NEW YORK (TheStreet) -- Netflix (NFLX - Get Report) and Yelp (YELP - Get Report) shares got an early boost but have since retreated despite separate upgrades to buy-equivalent recommendations from Oppenheimer analyst Jason Helfstein.
"In our view, the recent sell-off in high-beta Internet and technology stocks has created a buying opportunity in certain stocks in our coverage universe," the analyst wrote in a note to clients. "As we view near-term fundamentals as unchanged, we are upgrading the shares of NFLX and YELP to Outperform from Perform. Based on prior price target calculations, we estimate 24% and 19% upside, respectively, with favorable near-term technical support."
"While YELP was best performing stock under coverage in 2013, shares now 35% below 52-week high," the note said. "Meanwhile, NFLX are down 26% from 52-week high (Nasdaq down 6%.)"
Netflix shares rose as much as 3.2% earlier Monday, but were rising just 0.09% to $337.61 at last check. Yelp shares jumped as much as 5.7% early in the day, but were falling 0.45% to $65.46 at last check. Helfstein has price targets of $419 and $78, respectively, on the stocks.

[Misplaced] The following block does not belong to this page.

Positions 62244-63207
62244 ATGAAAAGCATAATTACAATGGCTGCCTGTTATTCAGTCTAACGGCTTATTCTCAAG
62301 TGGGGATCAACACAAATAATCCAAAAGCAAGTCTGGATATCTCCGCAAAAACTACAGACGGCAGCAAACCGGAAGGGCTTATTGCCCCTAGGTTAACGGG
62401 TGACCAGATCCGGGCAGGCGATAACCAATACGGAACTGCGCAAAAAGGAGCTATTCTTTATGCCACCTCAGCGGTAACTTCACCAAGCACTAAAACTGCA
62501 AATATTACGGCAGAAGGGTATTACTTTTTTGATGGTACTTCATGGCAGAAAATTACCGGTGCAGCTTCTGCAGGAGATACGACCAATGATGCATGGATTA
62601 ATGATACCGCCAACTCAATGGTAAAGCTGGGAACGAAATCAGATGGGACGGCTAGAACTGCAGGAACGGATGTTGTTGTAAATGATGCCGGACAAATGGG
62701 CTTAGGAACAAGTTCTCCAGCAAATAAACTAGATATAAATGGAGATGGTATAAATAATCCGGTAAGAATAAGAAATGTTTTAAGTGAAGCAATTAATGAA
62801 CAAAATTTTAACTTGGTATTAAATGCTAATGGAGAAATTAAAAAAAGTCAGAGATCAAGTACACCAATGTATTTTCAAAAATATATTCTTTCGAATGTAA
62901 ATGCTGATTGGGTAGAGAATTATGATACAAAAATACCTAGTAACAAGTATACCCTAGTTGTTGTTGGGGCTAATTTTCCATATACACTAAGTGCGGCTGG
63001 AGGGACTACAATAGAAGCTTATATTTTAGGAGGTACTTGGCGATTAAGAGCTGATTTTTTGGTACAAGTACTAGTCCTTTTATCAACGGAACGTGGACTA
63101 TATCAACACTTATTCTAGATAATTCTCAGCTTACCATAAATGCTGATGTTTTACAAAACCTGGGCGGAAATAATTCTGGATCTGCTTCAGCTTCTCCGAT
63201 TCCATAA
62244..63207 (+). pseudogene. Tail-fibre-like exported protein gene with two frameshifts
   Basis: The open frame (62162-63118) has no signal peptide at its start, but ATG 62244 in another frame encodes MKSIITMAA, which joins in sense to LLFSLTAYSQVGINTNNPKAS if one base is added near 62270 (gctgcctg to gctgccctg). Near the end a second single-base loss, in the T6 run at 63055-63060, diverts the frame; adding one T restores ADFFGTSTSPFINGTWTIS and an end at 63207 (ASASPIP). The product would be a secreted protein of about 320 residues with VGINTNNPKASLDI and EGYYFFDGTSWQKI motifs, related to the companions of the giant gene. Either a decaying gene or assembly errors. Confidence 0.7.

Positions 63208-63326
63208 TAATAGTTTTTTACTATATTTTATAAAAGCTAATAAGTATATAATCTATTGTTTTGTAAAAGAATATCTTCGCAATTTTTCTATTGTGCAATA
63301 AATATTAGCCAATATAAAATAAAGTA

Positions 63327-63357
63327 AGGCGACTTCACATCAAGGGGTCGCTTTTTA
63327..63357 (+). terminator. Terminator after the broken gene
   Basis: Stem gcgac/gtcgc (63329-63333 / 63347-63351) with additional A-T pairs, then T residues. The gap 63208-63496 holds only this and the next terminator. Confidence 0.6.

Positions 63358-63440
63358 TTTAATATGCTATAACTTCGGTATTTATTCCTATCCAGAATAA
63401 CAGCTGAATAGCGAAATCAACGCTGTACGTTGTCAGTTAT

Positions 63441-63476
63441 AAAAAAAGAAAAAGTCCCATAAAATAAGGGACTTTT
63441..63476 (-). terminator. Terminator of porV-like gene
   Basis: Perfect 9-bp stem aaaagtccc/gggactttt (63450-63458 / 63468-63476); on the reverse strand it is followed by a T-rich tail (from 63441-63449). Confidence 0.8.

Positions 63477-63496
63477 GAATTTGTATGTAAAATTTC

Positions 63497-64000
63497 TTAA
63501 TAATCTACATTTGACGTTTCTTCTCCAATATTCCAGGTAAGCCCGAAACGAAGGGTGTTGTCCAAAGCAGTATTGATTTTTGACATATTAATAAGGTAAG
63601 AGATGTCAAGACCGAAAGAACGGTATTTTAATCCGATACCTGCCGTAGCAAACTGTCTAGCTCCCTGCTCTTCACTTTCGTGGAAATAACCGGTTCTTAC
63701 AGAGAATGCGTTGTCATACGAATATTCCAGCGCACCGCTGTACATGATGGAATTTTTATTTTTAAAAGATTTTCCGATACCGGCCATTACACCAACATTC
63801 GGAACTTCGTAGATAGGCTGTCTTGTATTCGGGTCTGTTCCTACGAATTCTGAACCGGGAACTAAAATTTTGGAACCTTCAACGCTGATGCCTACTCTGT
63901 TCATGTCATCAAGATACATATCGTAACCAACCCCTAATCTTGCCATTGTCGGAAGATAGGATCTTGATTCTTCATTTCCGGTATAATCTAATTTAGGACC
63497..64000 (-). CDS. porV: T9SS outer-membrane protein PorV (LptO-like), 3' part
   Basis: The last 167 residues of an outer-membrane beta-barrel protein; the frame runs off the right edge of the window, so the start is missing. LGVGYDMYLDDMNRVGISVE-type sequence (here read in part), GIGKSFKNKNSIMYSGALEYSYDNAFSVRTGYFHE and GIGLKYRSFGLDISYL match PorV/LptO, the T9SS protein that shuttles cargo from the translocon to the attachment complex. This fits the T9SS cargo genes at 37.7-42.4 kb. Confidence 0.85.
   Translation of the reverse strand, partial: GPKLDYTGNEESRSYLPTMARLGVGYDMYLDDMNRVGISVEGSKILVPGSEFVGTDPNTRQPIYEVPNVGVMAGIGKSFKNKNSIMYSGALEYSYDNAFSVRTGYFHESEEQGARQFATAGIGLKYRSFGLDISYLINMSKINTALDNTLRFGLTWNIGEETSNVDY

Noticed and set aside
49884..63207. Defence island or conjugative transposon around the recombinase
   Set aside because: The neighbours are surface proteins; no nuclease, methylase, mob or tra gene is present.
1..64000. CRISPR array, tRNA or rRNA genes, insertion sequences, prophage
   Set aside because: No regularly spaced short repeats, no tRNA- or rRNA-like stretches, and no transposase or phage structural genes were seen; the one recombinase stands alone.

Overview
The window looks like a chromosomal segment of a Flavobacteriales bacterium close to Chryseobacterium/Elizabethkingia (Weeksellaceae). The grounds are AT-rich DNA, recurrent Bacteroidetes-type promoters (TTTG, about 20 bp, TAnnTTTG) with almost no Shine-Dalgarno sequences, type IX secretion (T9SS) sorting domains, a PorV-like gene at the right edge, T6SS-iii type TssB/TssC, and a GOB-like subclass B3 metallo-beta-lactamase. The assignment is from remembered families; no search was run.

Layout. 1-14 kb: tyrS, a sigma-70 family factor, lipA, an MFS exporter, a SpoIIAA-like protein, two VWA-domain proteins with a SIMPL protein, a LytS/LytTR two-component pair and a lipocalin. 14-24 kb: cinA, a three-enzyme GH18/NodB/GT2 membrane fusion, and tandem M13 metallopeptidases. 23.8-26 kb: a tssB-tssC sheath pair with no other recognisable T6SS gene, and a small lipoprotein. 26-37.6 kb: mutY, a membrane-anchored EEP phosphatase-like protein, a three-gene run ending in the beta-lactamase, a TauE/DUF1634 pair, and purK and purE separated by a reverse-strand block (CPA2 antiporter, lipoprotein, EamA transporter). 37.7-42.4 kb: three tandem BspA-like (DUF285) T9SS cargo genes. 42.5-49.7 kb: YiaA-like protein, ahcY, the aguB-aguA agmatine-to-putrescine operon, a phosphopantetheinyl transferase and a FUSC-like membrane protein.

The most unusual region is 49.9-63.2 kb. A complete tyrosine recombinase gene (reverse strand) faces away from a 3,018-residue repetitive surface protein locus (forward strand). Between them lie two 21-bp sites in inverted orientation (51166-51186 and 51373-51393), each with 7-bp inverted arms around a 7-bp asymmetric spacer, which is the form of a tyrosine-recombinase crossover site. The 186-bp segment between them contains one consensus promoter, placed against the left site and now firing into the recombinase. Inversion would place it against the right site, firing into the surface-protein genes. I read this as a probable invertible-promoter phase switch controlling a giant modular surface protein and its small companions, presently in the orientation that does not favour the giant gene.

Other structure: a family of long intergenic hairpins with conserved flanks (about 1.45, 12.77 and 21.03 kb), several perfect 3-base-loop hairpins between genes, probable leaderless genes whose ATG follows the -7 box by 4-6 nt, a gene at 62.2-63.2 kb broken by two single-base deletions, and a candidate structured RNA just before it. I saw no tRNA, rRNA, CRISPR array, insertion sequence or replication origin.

Helfstein joins the minority group of analysts that have a buy-equivalent rating on Netflix. Of the 37 analysts that rate the stock, according to Bloomberg, 10 have buy ratings, 22 have hold-equivalent ratings and four rate the stock at "sell." Helfstein's rating is included in the total.
In contrast, more analysts say to buy Yelp, according to Bloomberg. Of the 30 analysts that rate Yelp, 18 analysts have a buy-equivalent rating, while 11 say to hold the stock. Only one analyst is recommending that investors sell shares of Yelp.
Valuation aside, Helfstein said that Amazon's (AMZN) new set-top box, Amazon Fire TV, will be a positive for Netflix, as the streaming service is a "featured application."
He also characterized recent headlines about Yelp related to an Federal Trade Commission investigation regarding businesses that "claim false or fraudulent reviews causing damage (YELP refuses to release consumer information, in most cases)" are mostly "noise."
--Written by Laurie Kulikowski in New York.